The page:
Microsoft Support Policies for Windows Server and SQL Server

Microsoft provides ten years of support (five years Mainstream Support and five years Extended Support) at the supported service pack level for Business and Developer products, which include Windows Server and SQL Server. The term “supported service pack level” means that you cannot be on a retired service pack (which includes the RTM branch) if you want the normal level of support from Microsoft (whether you are in Mainstream or Extended Support).

This policy is very important when you are using and maintaining SQL Server, because it affects what type of support you will get when you contact Microsoft CSS for support.

Mainstream Support

Mainstream Support is the first phase of the product support lifecycle. At the supported service pack level, Mainstream Support includes:

  • Incident support (no-charge incident support, paid incident support, and support charged on an hourly basis)
  • Security update support
  • The ability to request non-security hotfixes through CSS or the Product Team

Mainstream Support is where you want to be. As a database professional, you should be ringing the alarm bell, and pushing your organization to upgrade to a newer, supported version of Windows Server before the version you are running on (especially for SQL Server use) falls out of Mainstream Support.

Extended Support

The Extended Support phase follows Mainstream Support for Business and Developer products. At the supported service pack level, Extended Support includes:

  • Paid support
  • Security update support at no additional cost
  • Non-security related hotfix support requires a separate Extended Hotfix Support Agreement to be purchased (per-fix fees also apply)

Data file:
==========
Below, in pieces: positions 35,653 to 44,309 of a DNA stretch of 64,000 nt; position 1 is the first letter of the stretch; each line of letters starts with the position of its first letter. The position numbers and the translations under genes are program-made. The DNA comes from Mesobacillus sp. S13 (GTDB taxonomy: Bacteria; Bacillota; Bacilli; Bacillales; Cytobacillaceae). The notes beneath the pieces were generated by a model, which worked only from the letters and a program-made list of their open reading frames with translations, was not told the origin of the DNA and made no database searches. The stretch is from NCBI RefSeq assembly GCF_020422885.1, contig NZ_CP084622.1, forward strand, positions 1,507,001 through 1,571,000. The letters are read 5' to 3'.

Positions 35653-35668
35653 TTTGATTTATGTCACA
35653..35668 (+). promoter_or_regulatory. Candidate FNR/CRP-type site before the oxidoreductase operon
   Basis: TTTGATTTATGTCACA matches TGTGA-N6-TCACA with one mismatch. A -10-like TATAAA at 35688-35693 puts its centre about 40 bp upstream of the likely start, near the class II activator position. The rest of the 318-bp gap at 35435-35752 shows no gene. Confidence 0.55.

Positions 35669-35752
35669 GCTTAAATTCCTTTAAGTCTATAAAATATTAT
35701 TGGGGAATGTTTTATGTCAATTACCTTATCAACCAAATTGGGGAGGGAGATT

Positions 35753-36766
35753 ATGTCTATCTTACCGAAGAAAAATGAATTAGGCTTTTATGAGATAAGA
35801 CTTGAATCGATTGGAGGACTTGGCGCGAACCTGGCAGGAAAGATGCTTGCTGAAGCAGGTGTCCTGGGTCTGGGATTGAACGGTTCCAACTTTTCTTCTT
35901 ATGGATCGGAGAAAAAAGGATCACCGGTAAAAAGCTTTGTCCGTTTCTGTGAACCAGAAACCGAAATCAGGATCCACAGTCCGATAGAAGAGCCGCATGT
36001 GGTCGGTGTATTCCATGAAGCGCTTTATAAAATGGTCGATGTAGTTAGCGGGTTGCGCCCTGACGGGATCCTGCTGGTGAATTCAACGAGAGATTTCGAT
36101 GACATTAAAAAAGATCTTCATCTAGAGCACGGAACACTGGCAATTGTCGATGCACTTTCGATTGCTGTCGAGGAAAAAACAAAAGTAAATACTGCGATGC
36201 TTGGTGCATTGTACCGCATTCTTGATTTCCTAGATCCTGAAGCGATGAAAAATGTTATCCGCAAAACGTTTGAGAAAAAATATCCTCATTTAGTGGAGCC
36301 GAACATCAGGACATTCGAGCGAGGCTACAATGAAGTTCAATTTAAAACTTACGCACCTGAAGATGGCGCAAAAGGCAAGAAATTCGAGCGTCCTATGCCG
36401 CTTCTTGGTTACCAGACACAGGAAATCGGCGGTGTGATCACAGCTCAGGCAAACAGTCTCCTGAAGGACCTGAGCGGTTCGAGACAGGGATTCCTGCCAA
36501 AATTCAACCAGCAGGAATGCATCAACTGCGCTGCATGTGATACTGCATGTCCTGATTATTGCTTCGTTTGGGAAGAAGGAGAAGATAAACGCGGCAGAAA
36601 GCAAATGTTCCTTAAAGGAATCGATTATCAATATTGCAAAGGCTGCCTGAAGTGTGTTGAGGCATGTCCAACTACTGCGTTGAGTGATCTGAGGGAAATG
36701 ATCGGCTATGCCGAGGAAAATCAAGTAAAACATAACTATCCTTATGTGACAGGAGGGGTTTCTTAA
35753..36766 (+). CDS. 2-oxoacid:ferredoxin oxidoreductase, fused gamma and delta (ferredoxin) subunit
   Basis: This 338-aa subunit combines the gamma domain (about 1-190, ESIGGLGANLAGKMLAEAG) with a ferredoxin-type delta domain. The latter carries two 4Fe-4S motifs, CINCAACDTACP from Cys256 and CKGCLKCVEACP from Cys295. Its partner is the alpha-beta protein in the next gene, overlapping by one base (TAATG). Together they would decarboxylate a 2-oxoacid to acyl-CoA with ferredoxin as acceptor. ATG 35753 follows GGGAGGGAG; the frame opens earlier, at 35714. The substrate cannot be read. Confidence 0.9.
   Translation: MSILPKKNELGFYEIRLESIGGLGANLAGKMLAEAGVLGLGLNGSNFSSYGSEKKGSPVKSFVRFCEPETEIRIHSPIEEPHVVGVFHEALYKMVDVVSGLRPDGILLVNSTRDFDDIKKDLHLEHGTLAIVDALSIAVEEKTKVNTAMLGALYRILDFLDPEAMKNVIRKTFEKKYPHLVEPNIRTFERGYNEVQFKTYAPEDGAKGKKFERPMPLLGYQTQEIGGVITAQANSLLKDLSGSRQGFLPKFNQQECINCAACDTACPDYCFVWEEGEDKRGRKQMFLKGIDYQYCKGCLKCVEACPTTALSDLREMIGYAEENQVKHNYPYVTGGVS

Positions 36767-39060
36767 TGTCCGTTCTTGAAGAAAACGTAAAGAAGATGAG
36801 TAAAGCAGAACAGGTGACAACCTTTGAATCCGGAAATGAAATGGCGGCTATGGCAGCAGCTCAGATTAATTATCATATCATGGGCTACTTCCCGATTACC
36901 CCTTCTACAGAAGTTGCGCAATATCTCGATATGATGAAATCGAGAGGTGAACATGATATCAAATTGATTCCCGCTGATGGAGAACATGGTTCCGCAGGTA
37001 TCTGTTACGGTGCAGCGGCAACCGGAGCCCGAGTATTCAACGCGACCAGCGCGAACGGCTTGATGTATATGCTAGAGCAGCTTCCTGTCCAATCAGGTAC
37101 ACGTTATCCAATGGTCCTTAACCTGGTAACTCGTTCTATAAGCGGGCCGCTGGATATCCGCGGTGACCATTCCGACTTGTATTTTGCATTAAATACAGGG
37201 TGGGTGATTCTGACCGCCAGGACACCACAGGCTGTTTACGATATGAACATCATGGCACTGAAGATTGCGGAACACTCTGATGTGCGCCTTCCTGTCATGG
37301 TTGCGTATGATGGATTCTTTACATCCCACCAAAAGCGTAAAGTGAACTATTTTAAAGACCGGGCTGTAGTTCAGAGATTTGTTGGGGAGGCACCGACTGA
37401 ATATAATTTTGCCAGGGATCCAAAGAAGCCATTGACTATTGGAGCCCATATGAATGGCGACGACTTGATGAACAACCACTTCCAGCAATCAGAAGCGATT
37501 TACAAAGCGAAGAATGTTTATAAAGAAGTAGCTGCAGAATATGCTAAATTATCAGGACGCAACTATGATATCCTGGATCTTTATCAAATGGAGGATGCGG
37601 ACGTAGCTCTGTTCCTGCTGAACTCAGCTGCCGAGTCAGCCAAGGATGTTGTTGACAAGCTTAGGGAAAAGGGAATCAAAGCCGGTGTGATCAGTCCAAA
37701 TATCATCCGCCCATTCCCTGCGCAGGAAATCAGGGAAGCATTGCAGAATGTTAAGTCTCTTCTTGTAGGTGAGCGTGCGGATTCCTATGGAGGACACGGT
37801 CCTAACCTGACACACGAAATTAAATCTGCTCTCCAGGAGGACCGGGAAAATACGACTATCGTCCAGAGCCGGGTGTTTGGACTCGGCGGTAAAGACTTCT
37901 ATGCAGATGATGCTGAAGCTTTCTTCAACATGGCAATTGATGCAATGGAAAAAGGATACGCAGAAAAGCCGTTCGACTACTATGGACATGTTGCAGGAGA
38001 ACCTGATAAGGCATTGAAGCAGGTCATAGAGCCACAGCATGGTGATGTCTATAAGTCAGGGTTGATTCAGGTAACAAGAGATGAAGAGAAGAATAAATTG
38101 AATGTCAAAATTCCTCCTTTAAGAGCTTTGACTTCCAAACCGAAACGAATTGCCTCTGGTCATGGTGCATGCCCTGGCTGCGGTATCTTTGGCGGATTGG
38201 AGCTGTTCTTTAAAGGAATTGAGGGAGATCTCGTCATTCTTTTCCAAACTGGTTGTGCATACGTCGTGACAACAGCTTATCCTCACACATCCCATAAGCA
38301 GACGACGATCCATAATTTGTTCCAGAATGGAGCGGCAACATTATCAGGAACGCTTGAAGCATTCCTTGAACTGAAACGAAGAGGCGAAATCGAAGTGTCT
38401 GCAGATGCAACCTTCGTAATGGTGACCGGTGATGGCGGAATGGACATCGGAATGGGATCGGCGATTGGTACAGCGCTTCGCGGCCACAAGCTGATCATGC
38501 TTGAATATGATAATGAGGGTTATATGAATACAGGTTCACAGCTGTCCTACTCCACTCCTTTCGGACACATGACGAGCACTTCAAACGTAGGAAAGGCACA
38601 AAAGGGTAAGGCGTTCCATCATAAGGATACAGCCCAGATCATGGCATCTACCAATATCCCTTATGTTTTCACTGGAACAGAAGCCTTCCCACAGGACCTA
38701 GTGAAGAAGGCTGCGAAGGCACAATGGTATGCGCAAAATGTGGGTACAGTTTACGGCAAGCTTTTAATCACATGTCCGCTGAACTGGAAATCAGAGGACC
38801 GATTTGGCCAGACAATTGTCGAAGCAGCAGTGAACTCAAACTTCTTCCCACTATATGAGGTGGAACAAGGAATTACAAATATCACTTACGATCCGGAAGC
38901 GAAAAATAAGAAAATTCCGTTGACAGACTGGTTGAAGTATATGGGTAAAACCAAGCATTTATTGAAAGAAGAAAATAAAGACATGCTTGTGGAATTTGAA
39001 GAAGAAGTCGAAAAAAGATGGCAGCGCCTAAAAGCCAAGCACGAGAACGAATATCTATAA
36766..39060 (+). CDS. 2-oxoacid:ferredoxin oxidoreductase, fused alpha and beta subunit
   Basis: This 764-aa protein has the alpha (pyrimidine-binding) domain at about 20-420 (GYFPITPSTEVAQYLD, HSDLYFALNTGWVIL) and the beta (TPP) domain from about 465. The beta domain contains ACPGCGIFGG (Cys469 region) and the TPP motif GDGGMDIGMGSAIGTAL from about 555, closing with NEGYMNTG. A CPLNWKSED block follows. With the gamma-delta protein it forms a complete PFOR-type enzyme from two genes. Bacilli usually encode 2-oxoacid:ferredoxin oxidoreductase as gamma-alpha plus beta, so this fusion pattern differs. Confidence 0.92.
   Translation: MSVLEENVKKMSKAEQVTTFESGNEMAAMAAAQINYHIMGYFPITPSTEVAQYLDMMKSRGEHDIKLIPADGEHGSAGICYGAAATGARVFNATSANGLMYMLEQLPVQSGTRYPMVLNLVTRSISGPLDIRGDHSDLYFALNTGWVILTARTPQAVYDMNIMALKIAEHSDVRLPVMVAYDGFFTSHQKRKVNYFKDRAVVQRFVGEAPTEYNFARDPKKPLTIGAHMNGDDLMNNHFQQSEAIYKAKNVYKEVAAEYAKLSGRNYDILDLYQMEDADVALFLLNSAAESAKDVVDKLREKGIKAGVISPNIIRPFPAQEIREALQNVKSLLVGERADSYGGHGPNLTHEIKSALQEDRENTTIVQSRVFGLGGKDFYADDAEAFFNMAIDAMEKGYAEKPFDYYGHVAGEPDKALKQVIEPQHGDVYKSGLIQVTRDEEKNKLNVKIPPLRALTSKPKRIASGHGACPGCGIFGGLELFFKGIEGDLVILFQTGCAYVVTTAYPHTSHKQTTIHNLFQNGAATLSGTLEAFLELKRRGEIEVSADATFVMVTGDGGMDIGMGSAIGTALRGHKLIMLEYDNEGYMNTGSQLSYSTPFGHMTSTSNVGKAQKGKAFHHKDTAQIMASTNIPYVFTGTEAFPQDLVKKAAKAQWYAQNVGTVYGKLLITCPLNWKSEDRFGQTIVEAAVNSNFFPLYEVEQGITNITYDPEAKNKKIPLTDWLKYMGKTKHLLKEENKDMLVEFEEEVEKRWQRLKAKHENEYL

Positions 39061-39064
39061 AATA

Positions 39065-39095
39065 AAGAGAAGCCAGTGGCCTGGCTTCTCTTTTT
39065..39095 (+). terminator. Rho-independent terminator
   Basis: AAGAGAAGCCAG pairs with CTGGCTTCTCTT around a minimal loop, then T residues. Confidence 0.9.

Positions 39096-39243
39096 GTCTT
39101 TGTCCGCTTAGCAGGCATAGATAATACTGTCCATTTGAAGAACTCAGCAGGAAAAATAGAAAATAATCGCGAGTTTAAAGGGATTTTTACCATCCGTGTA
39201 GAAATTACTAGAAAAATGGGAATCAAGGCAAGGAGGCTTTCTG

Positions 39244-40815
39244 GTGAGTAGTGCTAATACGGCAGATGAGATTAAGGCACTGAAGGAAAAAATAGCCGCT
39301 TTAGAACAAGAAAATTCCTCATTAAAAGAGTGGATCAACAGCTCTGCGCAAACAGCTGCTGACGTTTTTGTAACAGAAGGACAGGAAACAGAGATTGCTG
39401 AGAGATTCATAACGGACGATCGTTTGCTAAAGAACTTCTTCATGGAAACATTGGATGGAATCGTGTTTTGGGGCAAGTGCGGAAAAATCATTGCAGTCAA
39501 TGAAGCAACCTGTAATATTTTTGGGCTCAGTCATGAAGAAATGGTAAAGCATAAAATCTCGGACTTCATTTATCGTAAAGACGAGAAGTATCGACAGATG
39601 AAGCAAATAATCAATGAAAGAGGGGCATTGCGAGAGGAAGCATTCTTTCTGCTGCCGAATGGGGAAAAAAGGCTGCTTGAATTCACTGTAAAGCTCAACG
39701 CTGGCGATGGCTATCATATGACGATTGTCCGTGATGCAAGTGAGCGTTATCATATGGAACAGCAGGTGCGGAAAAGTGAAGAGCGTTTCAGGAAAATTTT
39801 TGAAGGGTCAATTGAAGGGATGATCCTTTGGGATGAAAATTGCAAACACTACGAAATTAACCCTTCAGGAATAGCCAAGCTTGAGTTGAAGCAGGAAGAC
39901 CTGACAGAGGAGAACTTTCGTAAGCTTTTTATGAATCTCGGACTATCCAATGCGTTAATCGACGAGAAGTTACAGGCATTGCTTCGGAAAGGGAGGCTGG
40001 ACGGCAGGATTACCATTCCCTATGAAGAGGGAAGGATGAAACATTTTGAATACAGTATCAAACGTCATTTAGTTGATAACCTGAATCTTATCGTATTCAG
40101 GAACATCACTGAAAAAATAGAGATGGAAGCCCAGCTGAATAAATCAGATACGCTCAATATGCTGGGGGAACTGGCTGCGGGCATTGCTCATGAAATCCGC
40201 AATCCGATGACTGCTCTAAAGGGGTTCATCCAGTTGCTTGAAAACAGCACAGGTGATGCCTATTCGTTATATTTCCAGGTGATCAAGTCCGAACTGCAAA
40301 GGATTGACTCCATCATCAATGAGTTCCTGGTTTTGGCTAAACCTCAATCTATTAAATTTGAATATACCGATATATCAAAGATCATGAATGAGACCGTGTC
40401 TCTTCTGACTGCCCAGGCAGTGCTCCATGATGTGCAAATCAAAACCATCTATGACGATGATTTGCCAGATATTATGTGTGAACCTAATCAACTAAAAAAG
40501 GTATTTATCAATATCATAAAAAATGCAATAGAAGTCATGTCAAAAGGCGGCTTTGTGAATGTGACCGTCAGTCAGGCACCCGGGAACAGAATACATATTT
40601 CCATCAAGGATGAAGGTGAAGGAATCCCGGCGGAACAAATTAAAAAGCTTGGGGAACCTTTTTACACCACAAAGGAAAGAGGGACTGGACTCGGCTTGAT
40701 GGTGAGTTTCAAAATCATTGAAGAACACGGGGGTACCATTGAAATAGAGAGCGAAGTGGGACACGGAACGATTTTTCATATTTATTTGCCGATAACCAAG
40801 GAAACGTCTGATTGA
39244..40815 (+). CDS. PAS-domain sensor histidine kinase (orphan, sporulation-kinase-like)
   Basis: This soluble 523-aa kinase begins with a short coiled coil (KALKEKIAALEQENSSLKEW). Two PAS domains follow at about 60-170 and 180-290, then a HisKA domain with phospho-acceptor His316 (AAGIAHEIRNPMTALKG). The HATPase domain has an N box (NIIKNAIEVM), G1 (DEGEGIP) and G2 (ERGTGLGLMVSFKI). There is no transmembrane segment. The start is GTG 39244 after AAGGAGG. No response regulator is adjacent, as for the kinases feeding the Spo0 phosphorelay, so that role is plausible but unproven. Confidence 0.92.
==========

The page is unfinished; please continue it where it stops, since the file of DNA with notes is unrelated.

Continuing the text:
Extended Support is where you end up when your version of Windows Server falls out of Mainstream Support. You will have to pay for any support calls to Microsoft CSS. Being in Extended Support means no more Service Packs will be available for that operating system. There will be security related updates available through Windows and Microsoft Update, but nothing else (unless you pay for an Extended Hotfix Support Agreement).

Another factor to consider as a DBA is that if your operating system is in Extended Support, it is quite likely that your hardware is rather old (and probably also out of warranty), which means that it will be less reliable, and extremely slow compared to modern hardware. It is also probable that you are running SQL Server 2005, which will fall out of Mainstream Support on April 12, 2011.

Out of Support Case Study

Imagine that it is May 1, 2011. You have a Dell PowerEdge 6850 server that your company purchased on January 15, 2007. This server has four, 3.4GHz dual-core Xeon 7140M processors and 32GB of RAM, and it is running x64 Windows Server 2003 R2 Enterprise Edition, with x64 SQL Server 2005 Enterprise Edition, Service Pack 4. You installed the latest version of the operating system and of SQL Server when you purchased it. Even though you have been very conscientious about maintaining this server (by installing firmware, BIOS, and driver updates), and you have kept both the operating system and SQL Server 2005 completely up to date with service packs, cumulative updates, and Windows hotfixes, this poor server has really reached the end of its useful life.

The hardware fell out of warranty on January 15, 2010 (unless you paid dearly to extend the warranty). That means that you will be paying to replace any parts that fail (and waiting longer for them to be delivered). There will be no more firmware, BIOS or driver updates for this server. This server is also extremely under-powered by modern standards. It has less overall CPU capacity than many modern laptop computers.

Your operating system (Windows Server 2003 R2) fell out of Mainstream Support on July 13, 2010, while your version of SQL Server (SQL Server 2005 SP4) fell out of mainstream support on April 12, 2011. This means there will be no more Service Packs for either Windows Server 2003 R2 or for SQL Server 2005. There will be no more Cumulative Updates for SQL Server 2005. All you will see for either the OS or for SQL Server 2005 will be security related hotfixes. If anything goes wrong with the hardware, operating system or with SQL Server, you will be essentially on your own (unless you have paid for extended hotfix support). Is this really where you want to be?